Monday, November 29, 2010

I'm thankful for stories with endings

Amazingly, the month of November is already coming to a close. This means we will soon be back to our regularly scheduled programming here at Living the Astorian Dream. Which, as you've probably figured out by now, is not really that different. Mostly I'll just feel obligated to write a little more, resort to recipes a little less, and consider proofreading before publishing.

I wish I could say that my time this November was fruitfully spent. However, the only fruit really born from this experiment were shorter hair (theoretically haircut time was one of many times my nose should have been in closer proximity to a grindstone) and the discovery of my henceforth untapped skill for making sublimely creepy Christmas cards. That said, while I'm not finished, I can say: my word count did go up, and I'm determined that before month's end my book will have an ending. So yes, at the very least my book will have a beginning and an end. Now it's just a matter of filling in a few gaps (if you're feeling charitable, you can imagine them as small gaps), and my draft will be complete.

One thing that stood between and my writing this past week (not that I'm making excuses), was that I was far too busy stuffing my face with Thanksgiving goodness. Impaired by mass amounts of turkey and wine, I wasn't equal to writing so much as haiku. (For the record, I'm not intending to belittle the labors of true haiku poets...just that the type of haiku I write could generally be generated in a semi-conscious state.) I don't have much else to say about Thanksgiving, except that it was lovely to see my family and to eat the delicious offerings they provided. It was also fun to eat some proper BBQ and briefly attend (though not participate in) a square dance. Below find two photographs that I feel succinctly sum up the event:

What a beaut'. Behold 21 pounds of free range deliciousness.

Did I journey to Japan? Or is this just one of the culturally varied parts of Fort Worth, Texas? It's surprisingly hard to tell sometimes. Also, I'm posting this because I'm weirdly proud of this picture. Notice the delicate balance of shadow play. That just happened.

Finally, I'd like to take this time to give a shout-out to my talented mother, a loyal reader and commenter of this blog, who has already completed her 50,000 words for the month. Congratulations, frenchteacher! You are proof that it can be done. And done despite turkey-and-wine-impairment to boot.


  1. Thanks for the recognition! Also thanks for reading my almost completed first draft. You should also mention that we enjoyed 2 great games of Liebrary.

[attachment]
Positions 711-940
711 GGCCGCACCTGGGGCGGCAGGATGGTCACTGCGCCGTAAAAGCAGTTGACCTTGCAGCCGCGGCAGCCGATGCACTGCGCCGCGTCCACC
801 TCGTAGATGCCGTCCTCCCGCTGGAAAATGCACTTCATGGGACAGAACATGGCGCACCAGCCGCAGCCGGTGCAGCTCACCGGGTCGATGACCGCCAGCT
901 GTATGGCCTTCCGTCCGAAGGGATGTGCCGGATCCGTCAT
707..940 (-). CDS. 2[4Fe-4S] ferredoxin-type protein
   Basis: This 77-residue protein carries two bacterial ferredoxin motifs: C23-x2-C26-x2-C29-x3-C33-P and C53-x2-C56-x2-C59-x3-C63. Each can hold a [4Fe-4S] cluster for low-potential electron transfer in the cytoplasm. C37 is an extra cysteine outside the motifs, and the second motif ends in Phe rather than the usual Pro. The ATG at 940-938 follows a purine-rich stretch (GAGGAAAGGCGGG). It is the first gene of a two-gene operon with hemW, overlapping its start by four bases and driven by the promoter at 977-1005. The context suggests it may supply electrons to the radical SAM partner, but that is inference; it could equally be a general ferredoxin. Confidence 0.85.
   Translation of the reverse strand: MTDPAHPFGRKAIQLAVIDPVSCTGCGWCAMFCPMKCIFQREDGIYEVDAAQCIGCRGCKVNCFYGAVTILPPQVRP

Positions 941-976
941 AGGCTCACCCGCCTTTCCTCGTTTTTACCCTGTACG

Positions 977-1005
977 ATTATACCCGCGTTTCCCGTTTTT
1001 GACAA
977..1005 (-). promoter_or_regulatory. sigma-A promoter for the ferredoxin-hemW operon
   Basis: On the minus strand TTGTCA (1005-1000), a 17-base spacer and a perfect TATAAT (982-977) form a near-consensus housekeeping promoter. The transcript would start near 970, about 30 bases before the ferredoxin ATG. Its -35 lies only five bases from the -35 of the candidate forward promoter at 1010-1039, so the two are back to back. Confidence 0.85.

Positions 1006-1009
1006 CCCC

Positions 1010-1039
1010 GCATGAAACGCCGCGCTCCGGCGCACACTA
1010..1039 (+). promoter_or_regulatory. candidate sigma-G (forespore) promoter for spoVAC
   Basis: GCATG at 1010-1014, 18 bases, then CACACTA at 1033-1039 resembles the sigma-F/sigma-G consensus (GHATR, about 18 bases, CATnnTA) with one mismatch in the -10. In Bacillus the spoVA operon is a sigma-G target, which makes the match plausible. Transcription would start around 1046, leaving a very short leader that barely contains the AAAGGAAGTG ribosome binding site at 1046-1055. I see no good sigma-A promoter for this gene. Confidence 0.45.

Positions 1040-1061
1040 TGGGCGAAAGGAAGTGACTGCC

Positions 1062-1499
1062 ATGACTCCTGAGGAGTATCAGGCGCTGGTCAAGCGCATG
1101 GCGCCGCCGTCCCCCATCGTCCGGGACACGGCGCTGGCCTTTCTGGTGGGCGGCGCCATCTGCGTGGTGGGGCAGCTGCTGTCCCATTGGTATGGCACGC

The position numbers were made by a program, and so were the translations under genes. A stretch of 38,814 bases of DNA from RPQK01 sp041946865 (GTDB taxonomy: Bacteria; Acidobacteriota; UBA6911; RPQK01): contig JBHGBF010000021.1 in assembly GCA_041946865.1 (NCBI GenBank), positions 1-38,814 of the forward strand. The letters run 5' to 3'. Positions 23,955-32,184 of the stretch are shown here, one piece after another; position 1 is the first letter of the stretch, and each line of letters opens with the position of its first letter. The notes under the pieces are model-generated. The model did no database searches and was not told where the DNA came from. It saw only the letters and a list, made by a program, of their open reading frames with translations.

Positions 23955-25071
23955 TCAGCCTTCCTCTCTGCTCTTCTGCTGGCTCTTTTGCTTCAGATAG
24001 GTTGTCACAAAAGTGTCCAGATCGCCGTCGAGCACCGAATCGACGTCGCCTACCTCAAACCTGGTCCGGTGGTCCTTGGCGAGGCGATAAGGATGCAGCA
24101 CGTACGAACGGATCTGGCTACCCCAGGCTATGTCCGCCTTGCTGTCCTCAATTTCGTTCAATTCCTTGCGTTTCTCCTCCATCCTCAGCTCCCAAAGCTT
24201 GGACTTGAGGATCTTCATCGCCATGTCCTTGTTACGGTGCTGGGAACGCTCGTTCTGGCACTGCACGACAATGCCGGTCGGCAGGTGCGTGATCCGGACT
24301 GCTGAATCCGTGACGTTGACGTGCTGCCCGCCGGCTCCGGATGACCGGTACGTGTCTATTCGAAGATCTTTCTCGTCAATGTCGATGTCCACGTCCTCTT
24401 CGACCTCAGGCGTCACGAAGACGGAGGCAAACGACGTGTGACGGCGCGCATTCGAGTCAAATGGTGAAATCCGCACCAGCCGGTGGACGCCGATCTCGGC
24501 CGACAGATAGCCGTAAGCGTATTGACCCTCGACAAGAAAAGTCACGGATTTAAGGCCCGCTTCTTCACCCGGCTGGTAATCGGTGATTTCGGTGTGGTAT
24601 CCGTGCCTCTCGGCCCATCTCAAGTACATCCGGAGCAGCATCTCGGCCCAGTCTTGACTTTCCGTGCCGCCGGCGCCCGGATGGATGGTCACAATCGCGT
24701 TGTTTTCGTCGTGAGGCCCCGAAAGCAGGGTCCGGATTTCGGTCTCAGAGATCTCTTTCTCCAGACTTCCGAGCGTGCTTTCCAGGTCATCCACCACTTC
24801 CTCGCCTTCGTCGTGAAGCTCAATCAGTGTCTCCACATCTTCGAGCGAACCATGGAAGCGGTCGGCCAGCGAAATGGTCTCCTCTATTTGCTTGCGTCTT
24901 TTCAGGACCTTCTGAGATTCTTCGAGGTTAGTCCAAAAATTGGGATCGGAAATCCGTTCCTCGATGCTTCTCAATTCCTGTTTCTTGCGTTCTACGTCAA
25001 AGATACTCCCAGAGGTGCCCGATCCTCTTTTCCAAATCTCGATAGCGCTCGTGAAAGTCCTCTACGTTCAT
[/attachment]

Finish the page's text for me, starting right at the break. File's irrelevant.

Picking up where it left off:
2. Every game of Liebrary is a great game of Liebrary.

  3. I looked for Liebrary when I went Black Friday shopping... alas, I had no luck. Congratulations to your mother, as well!

    I was surprised I managed to squeak by with 51,340 words. It was my first year trying to do NaNoWriMo. What is your NaNoWriMo username?

    You asked on Facebook what my novel was about. It was about a 19-year-old girl named Cadence who had undiagnosed Dissociative Identity Disorder. The whole story is written from the point of view of the narrator, Sarah, who was Cadence's main alternate personality. There were two other recurrent alters we met in the story. Cadence had an abusive past, and there were flashbacks, but I kept 'em short and tried to focus on the present. Cadence started dating a guy at her college, but Sarah started dating a girl. They were both seen by the other partner's friends on their respective dates, and we have a climax where Cadence has a nervous breakdown with all her alters' interferences in her life. The ending consists of Cadence getting help with a dedicated, understanding professional, and hope for the future with a strong support system of friends. The alters also come to the realization that it might be time to work at letting go because Cadence has grown up, and they can't protect her forever. It was NOT supposed to be a young adult novel, but it really, really reads like one. <3

  4. Tara--I bought it at B&N if that helps, although I've heard it's also available from Amazon.

    Also, I don't have a user name on NaNo because I never officially signed up. I was a sort of renegade pseudo participant.

    Your novel sounds really interesting! I'd love to read it! You can read mine too...when it's finished.

  5. I added you to my blog roll thingy the other day and you didn't even know it til now. Is that creepy?

  6. Haha, nope not creepy at all. I totally stalk your blog too! I enjoyed your review of Kafka was the Rage and that you posted that article David said he'd send us. (Wait did he send it to you? Does this mean I'm out of the book club??)